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It remains to be seen how much damage, if any, Premier Christy Clark did to relations with the Trudeau government thanks to the showy display of brinksmanship she indulged in at the recent climate talks in Ottawa.

Ms. Clark famously walked out of the meetings, albeit briefly, insisting she could not sign on to a pan-national carbon agreement without some way of ensuring the measures were equitable across the country.

British Columbia contends that consumers in provinces employing a cap-and-trade system to reduce carbon dioxide emissions (Ontario and Quebec) rather than a carbon tax would be affected to a lesser degree. Ms. Clark wanted language inserted into the pact agreeing that an analysis of the comparative effect of the two approaches would be undertaken in 2020, before B.C. had to raise its tax (currently at $30 a tonne) under the schedule of rate hikes set out in the climate accord.

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Federal officials insisted that proviso was already part of the agreement before Ms. Clark dramatically left the meetings to tell reporters she could not sign on. (And then minutes later returned to do just that). Those same officials were said to be furious with what they viewed as a political stunt designed for Ms. Clark to leverage during next spring's provincial election. The Premier's office, meantime, maintained the initial wording of the annex B.C. was seeking was not as precise as the province wanted.

It is certainly not difficult imagining someone of Ms. Clark's hyper-partisan nature staging a walkout for some perceived political advantage down the road. At the same time, her underlying concern – that the public in one area of the country will carry less of a financial load in the name of reducing emissions than another – is valid.

This is among the reasons Ontario and Quebec went the cap-and-trade route: It will not hit a person's wallet as hard as a carbon tax. Ontario, where the Liberal government's green agenda has sent electricity rates soaring, might have had a full-fledged taxpayers' revolt had Kathleen Wynne agreed to be part of a plan that would make consumers pay a $50-a-tonne carbon tax in a few years.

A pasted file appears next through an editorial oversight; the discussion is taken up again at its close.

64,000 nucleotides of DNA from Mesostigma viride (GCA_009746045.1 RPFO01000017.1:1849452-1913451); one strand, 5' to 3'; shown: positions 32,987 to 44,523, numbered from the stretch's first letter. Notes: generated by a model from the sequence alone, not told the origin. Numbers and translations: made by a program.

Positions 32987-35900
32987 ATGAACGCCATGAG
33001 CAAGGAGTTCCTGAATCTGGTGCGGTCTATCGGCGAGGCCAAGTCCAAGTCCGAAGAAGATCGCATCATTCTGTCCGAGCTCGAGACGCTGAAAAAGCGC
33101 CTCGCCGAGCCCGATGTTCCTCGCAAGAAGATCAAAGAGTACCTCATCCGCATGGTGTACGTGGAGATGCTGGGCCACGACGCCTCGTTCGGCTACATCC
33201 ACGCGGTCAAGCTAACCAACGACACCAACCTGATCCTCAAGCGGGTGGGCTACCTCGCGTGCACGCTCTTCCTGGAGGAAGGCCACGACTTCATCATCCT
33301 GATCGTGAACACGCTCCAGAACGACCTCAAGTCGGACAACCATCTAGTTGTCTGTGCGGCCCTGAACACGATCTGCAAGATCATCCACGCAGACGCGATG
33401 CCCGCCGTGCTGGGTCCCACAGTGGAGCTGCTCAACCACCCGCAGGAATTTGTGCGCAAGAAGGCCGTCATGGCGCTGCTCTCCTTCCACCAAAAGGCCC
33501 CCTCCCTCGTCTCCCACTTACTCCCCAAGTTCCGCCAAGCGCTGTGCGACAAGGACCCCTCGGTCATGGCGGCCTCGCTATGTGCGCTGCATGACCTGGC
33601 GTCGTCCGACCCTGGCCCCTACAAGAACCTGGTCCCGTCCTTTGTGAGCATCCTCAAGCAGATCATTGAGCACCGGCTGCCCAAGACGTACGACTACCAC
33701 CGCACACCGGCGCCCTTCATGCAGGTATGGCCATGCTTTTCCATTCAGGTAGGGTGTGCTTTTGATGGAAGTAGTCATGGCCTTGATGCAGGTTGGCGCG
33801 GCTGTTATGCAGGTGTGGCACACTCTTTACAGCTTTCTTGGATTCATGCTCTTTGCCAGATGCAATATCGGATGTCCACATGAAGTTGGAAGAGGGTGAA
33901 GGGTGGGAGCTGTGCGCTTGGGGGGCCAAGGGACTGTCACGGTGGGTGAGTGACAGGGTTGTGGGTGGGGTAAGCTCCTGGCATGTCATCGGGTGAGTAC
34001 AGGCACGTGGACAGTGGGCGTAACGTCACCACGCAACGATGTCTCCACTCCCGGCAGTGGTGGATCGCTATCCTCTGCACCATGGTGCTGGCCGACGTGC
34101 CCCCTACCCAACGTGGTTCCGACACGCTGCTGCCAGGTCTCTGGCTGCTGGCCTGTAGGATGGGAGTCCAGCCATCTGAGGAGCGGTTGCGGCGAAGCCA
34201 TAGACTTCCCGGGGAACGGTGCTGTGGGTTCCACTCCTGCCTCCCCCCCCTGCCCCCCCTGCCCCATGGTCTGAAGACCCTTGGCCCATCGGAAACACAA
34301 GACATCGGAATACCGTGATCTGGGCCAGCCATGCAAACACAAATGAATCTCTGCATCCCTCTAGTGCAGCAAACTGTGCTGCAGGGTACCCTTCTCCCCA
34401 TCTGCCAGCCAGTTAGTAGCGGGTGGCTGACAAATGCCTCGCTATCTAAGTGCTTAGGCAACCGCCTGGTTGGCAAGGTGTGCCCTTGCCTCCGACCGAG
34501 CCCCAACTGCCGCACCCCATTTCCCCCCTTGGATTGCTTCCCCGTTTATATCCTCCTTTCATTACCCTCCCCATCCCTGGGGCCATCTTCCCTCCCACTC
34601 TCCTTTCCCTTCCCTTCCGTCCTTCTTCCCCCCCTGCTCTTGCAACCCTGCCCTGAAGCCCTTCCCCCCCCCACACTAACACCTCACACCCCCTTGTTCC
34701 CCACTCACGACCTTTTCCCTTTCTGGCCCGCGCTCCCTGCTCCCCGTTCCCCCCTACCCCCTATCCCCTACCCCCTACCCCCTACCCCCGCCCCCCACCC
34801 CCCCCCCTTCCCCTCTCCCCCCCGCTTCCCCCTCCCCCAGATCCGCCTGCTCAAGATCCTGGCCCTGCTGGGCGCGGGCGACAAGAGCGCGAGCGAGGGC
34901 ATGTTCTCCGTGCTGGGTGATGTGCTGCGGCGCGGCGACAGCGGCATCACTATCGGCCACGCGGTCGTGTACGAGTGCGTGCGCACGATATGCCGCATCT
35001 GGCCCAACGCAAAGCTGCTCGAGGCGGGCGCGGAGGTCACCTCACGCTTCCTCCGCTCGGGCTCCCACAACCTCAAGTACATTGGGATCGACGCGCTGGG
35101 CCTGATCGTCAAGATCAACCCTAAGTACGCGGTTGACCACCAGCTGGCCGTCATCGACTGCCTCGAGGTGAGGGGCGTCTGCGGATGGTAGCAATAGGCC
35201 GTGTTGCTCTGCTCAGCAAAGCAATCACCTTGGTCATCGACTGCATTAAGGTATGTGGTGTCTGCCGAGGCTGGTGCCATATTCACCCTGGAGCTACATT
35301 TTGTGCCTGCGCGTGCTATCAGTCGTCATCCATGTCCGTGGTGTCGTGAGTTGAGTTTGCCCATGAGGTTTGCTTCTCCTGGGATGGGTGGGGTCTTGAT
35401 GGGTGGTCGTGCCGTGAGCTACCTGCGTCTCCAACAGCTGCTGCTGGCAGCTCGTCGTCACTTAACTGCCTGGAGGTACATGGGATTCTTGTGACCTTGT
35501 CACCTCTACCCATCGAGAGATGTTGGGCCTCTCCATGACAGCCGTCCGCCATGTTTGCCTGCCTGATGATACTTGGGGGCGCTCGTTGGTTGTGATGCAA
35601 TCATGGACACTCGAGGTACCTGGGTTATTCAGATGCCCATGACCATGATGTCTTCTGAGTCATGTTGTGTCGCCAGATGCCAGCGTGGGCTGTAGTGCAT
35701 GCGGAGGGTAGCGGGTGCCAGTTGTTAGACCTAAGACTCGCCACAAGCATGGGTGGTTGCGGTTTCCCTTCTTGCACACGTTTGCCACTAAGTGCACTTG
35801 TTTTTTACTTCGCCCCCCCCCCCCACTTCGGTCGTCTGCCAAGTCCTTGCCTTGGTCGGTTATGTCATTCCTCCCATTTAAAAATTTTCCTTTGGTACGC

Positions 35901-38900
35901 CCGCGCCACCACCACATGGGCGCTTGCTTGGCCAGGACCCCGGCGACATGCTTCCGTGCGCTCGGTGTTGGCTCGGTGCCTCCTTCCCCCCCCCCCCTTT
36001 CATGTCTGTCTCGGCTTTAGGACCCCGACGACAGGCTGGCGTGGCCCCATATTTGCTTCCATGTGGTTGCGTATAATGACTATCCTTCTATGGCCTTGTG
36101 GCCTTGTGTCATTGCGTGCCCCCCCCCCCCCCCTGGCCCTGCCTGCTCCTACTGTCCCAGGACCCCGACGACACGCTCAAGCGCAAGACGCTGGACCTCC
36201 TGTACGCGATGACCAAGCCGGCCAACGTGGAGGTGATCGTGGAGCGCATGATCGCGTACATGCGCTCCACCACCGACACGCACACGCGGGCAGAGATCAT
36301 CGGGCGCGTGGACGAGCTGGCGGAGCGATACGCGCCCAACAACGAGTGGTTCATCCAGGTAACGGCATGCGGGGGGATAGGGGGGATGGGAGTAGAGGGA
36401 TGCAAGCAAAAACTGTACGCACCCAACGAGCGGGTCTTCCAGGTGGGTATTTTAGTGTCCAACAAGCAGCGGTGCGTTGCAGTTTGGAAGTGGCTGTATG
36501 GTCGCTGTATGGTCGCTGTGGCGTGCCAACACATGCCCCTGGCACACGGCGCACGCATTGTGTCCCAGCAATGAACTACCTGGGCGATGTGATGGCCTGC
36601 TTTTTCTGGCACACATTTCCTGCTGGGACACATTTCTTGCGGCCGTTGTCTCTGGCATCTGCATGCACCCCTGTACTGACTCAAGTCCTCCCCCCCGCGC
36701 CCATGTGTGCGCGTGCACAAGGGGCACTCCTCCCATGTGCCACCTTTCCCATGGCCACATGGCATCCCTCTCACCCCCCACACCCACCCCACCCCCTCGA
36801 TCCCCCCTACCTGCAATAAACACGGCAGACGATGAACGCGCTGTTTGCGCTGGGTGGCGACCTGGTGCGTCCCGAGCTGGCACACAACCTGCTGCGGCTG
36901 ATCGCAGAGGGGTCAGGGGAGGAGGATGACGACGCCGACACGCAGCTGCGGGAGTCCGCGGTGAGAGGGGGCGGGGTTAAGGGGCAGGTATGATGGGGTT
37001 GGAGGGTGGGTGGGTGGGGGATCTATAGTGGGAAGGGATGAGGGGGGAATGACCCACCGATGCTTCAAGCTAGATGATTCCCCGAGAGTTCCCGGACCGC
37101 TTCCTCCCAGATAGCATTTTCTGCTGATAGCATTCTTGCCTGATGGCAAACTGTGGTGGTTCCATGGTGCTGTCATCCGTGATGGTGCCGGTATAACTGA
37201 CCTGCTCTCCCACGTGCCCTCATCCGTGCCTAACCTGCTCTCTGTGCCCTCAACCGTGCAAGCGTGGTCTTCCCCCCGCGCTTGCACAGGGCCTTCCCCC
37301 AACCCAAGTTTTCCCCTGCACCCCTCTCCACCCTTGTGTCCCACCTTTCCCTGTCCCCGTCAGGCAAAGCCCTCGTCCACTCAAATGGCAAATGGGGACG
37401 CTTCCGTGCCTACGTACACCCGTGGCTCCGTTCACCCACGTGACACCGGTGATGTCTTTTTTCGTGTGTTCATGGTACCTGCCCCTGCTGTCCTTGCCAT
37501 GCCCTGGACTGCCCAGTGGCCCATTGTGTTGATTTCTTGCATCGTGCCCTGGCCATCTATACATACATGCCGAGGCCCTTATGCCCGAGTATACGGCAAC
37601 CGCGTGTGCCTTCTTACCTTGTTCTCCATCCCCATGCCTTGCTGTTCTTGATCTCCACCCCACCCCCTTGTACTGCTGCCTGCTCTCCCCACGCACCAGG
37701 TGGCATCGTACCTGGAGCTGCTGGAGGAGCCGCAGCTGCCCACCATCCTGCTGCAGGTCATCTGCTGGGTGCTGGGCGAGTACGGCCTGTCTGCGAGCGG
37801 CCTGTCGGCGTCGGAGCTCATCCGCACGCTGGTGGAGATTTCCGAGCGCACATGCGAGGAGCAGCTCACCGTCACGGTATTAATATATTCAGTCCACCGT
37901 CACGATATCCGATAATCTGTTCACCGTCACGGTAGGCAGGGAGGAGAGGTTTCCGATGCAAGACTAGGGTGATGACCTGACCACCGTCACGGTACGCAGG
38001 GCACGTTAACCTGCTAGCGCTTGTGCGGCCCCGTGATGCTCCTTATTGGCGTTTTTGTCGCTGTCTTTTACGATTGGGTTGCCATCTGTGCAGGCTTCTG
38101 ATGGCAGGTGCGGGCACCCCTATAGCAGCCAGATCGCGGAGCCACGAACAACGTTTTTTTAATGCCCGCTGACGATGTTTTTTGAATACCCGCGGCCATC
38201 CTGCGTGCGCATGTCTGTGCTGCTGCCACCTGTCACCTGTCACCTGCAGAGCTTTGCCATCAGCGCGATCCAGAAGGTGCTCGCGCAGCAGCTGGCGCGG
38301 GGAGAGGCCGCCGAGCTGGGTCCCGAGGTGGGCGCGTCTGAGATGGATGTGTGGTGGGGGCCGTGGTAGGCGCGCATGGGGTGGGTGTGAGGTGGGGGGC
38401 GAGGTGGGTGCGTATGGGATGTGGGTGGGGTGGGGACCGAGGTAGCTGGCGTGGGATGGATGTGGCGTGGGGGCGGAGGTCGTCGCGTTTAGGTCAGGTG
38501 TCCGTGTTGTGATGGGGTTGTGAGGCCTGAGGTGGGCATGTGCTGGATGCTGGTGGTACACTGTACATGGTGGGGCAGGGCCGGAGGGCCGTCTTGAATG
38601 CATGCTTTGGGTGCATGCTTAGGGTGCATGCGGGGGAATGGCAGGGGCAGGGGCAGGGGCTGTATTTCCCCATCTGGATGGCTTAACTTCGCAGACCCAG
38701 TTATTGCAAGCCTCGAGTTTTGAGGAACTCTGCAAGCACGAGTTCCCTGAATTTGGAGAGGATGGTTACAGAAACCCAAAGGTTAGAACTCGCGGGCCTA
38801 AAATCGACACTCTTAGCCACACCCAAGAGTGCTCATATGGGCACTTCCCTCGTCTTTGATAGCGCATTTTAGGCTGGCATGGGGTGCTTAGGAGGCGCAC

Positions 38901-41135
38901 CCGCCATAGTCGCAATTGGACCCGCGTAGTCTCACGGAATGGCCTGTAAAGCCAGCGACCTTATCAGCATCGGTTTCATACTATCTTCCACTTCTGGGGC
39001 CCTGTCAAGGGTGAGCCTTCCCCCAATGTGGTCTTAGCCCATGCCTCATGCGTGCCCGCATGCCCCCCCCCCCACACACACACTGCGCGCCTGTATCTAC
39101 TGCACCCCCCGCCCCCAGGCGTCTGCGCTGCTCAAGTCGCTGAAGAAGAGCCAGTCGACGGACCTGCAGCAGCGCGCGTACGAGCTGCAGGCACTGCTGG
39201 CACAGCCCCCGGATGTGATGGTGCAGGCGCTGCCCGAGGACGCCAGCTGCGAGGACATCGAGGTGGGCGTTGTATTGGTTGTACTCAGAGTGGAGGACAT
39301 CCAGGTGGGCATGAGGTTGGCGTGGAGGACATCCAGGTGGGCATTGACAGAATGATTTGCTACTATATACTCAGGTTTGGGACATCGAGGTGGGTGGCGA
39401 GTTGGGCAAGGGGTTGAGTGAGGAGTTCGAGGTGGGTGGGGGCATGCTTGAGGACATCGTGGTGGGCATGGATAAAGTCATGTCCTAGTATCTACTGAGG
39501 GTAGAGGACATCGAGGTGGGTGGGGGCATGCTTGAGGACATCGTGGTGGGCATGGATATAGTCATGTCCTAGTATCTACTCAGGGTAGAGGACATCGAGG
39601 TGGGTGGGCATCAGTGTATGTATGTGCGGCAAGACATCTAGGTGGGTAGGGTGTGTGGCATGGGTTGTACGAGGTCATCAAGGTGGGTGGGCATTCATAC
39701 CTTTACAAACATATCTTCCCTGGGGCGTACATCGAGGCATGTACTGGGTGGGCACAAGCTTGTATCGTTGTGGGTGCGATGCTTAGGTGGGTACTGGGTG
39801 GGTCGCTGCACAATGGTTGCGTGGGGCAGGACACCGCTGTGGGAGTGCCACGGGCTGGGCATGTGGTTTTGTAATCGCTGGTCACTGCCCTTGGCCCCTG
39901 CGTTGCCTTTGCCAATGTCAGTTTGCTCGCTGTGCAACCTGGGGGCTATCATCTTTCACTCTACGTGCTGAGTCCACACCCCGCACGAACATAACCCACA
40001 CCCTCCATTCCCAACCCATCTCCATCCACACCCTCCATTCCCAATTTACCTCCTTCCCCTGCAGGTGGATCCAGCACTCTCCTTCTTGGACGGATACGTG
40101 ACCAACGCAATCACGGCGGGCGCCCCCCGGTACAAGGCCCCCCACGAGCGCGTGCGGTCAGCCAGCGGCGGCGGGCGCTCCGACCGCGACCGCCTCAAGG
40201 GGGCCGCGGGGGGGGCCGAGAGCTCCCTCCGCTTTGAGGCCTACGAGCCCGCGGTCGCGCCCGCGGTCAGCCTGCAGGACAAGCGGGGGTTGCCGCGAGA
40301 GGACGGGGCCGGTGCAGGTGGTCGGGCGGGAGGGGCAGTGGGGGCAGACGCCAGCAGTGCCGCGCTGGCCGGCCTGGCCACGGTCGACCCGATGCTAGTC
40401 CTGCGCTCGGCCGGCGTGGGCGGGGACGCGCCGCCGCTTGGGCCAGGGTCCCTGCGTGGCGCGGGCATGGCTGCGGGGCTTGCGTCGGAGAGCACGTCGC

So, we will see where matters sit in 2020. Most economists agree it is extremely challenging, if not impossible, to make straight-line comparisons between the two climate tactics. Of course, B.C. will have a provincial election in the interim, so we do not know whether Ms. Clark will even be in a position to press her point further at some first ministers meeting down the road.

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But something I think was lost amid the gamesmanship we witnessed in Ottawa last week is what is happening with GHG emissions in B.C. over all. The fact is, Ms. Clark's act of bravado on the national stage was a convenient distraction from an ugly truth: Once considered Canada's climate leader, B.C. is now an embarrassing environmental laggard.

Of Canada's four most populous provinces – Quebec, Ontario, Alberta and B.C. – only the first three are projected to have decreases in carbon pollution by 2030, according to the Pembina Institute.

Conversely, emissions in B.C. are projected to increase 39 per cent by 2030, and the province is certain to miss legislated reduction targets by 2020.

And according to a new report by Navius Research, B.C.'s emissions could hit 66 megatonnes by 2050 – a more than fourfold increase over its stated target for that year.

The analysis is based on the assumption that a few of the liquefied natural gas projects Ms. Clark has promised get under way in the next few years.

All of which leads to the question: Why is B.C. even part of a climate accord? If the province intends to ignore its targets, both in the short term and long, why be part of some grand plan to reduce emissions nationally? Why not just confess that the province under current management has no further interest in this area – it was former premier Gordon Campbell's baby anyway – that the economy comes first and always will.

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Pretending to be a tough negotiator in front of the national media is easy. Being a progressive, uncompromising leader in the fight against climate change is much more difficult. Ms. Clark is betting the public sees things her way in the next election.

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